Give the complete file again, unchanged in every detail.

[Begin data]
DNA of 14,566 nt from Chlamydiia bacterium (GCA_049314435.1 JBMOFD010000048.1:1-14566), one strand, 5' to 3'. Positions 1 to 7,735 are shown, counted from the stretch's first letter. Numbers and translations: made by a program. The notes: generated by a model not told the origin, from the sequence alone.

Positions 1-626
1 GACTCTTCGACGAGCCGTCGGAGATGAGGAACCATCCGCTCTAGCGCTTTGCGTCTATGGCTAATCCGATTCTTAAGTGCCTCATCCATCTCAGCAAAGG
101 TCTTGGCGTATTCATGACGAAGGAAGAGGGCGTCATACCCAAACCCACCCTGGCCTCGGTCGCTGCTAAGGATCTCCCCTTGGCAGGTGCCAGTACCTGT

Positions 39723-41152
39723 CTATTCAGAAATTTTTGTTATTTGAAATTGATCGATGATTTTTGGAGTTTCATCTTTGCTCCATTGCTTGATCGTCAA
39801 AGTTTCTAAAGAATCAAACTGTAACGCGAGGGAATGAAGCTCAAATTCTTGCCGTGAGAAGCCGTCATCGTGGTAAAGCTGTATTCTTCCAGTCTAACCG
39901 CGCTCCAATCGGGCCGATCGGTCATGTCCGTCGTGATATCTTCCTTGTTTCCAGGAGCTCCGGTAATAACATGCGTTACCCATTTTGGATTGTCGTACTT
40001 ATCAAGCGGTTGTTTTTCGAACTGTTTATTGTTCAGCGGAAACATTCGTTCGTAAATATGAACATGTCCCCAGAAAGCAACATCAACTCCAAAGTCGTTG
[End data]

DNA of 14,566 nt from Chlamydiia bacterium (GCA_049314435.1 JBMOFD010000048.1:1-14566), one strand, 5' to 3'. Positions 1 to 7,735 are shown, counted from the stretch's first letter. Numbers and translations: made by a program. The notes: generated by a model not told the origin, from the sequence alone.

Positions 1-626
1 GACTCTTCGACGAGCCGTCGGAGATGAGGAACCATCCGCTCTAGCGCTTTGCGTCTATGGCTAATCCGATTCTTAAGTGCCTCATCCATCTCAGCAAAGG
101 TCTTGGCGTATTCATGACGAAGGAAGAGGGCGTCATACCCAAACCCACCCTGGCCTCGGTCGCTGCTAAGGATCTCCCCTTGGCAGGTGCCAGTACCTGT

Positions 39723-41152
39723 CTATTCAGAAATTTTTGTTATTTGAAATTGATCGATGATTTTTGGAGTTTCATCTTTGCTCCATTGCTTGATCGTCAA
39801 AGTTTCTAAAGAATCAAACTGTAACGCGAGGGAATGAAGCTCAAATTCTTGCCGTGAGAAGCCGTCATCGTGGTAAAGCTGTATTCTTCCAGTCTAACCG
39901 CGCTCCAATCGGGCCGATCGGTCATGTCCGTCGTGATATCTTCCTTGTTTCCAGGAGCTCCGGTAATAACATGCGTTACCCATTTTGGATTGTCGTACTT
40001 ATCAAGCGGTTGTTTTTCGAACTGTTTATTGTTCAGCGGAAACATTCGTTCGTAAATATGAACATGTCCCCAGAAAGCAACATCAACTCCAAAGTCGTTG